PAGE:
Frida was the third daughter of a Hungarian-Jewish father and a Spanish-Mexican mother. Two of her sisters were half -sister’s from her father’s previous marriage. She grew up in the midst of the Mexican Revolution, and throughout her life she would face many struggles. At the age of 6, she contracted Polio. Some also speculate she also had spina bifida. Her original passion was not to be a painter, but to work in medicine. Unfortunately, at the age of 18, she was in a bus accident where she suffered from severe injuries including a broken spinal chord, collarbone, ribs, pelvis, and fractures in her right leg. As a result of this accident, her uterus was also damaged, and she would lose the ability to reproduce.  She was not able to accept this until may later years later, and eventually was able to conceive only to miscarry. This pain is reflected in her work Miscarriage in Detroit (1932). Although she would eventually heal form the accident, it’s memory caused her much trauma and she would often have relapses of reeling pain from it.

From this accident, though, Frida began her painting career. Confined to a hopsital bed, wearing casts that limited her mobility, Frida began painting to pass the time and to deal with her suffering. Her paintings were heavily influenced by traditional Mexican art and consisted of 2-D images in vibrant and bold colors. She painted  155 paintings, with a about a third of them being dedicated to self-portraits. Her pain, miscarriage, and marital difficulties with Deigo Rivera were often depicted.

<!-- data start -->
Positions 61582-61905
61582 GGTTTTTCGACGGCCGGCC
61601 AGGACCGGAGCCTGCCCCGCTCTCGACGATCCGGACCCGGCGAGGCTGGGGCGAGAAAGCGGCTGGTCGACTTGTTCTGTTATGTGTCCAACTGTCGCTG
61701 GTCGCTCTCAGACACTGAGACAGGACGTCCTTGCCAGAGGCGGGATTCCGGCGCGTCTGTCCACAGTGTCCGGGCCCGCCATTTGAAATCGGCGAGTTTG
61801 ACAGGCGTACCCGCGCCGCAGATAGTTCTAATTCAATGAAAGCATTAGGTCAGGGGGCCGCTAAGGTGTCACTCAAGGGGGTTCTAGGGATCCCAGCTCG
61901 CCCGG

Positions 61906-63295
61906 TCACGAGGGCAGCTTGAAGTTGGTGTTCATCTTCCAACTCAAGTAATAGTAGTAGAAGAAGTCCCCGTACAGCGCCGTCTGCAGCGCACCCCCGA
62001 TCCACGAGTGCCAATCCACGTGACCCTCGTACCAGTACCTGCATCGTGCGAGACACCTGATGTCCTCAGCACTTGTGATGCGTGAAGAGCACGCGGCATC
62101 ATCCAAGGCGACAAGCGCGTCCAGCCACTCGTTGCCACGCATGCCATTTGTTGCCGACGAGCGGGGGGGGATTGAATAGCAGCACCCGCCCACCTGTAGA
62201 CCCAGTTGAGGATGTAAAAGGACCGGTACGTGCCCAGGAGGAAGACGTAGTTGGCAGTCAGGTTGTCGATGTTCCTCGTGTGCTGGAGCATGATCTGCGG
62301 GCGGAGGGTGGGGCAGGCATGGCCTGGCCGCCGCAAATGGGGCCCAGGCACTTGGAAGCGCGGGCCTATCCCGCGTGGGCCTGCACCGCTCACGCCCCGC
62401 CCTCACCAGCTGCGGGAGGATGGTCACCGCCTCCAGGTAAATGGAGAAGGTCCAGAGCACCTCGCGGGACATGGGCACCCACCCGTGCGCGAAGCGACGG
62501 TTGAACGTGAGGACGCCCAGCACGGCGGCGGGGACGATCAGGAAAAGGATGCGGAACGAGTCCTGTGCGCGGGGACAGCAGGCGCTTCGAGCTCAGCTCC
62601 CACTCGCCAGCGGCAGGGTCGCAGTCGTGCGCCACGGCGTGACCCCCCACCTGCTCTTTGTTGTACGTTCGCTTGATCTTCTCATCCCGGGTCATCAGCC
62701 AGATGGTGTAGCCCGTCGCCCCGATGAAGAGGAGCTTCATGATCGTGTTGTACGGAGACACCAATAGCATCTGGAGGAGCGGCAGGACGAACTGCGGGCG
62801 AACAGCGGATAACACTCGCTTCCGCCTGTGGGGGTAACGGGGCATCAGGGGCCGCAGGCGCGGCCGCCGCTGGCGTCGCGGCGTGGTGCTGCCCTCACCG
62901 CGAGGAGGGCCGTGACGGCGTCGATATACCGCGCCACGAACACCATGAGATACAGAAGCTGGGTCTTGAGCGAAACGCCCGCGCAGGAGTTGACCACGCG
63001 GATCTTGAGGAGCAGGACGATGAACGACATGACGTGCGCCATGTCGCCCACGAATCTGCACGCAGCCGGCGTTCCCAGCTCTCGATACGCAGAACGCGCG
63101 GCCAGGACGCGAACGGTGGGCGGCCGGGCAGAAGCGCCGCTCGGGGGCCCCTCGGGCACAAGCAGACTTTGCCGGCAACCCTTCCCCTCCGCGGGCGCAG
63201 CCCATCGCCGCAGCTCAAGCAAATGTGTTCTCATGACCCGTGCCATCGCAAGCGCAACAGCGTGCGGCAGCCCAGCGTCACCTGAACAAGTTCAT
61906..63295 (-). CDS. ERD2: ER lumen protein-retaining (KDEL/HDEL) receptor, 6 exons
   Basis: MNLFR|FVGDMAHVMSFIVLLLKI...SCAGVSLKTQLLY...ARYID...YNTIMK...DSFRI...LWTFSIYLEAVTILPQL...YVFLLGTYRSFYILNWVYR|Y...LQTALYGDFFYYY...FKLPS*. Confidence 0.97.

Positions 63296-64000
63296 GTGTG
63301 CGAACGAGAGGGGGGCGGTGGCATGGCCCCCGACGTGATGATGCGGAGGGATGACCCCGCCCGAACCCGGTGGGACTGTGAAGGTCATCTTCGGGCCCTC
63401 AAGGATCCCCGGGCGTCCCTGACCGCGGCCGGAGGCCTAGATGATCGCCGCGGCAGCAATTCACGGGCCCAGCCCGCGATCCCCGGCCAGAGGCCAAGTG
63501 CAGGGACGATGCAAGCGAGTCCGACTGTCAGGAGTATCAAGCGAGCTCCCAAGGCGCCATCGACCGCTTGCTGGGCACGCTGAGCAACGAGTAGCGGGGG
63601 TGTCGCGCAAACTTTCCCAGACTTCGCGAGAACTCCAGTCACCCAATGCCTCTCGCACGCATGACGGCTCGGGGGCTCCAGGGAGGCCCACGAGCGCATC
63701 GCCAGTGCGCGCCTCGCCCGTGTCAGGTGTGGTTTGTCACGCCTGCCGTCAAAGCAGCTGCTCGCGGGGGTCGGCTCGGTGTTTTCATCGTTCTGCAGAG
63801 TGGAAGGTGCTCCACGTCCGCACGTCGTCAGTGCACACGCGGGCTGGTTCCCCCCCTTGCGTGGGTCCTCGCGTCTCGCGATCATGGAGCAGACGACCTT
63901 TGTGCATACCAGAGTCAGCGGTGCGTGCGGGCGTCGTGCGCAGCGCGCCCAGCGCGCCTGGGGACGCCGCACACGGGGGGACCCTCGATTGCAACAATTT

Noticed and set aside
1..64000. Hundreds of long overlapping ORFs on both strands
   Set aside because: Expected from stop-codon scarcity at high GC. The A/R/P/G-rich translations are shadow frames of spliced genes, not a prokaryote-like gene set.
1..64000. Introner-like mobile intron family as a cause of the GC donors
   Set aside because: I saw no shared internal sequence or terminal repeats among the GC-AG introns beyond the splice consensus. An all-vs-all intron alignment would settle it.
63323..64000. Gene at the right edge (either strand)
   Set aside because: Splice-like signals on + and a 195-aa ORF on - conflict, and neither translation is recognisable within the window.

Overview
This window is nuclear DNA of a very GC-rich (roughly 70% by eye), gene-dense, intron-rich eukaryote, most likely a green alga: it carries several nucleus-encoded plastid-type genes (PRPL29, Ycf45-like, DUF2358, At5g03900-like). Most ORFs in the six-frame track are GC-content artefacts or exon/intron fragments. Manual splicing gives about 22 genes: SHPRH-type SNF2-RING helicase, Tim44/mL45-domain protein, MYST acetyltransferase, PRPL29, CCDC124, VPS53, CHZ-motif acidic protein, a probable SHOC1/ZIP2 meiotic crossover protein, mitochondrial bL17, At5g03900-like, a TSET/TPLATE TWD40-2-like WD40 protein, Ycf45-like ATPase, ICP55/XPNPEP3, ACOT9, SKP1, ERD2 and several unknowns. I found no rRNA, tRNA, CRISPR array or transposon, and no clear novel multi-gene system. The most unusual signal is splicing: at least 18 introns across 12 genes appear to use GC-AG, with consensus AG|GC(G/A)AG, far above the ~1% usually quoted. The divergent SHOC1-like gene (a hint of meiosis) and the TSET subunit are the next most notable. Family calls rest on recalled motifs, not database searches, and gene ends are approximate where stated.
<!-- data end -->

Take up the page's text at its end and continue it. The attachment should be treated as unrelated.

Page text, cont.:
She traveled to America in her later life with Diego, and held art exhibitions in New York.  She gained some popularity in the 1940’s, but it was not until a revival of the feminist movements in the 1980’s did she gain more fame, many years after her death.  She suffered from cancer, and at the age of 47, passed away. Her artwork is full of passion, compelling and gut-wrenching stories, and depicts the many pains of her life. Here are a few more of her paintings for you to enjoy. Also, Salma Hayek starred in a movie about Frida Kahlo titled Frida. Excellent movie set in the style of magic realism.

From top to bottom: The Little Deer (1946), The Broken Column (1944), Diego in My Thoughts (1943)

*Information and images compiled from the following sites: and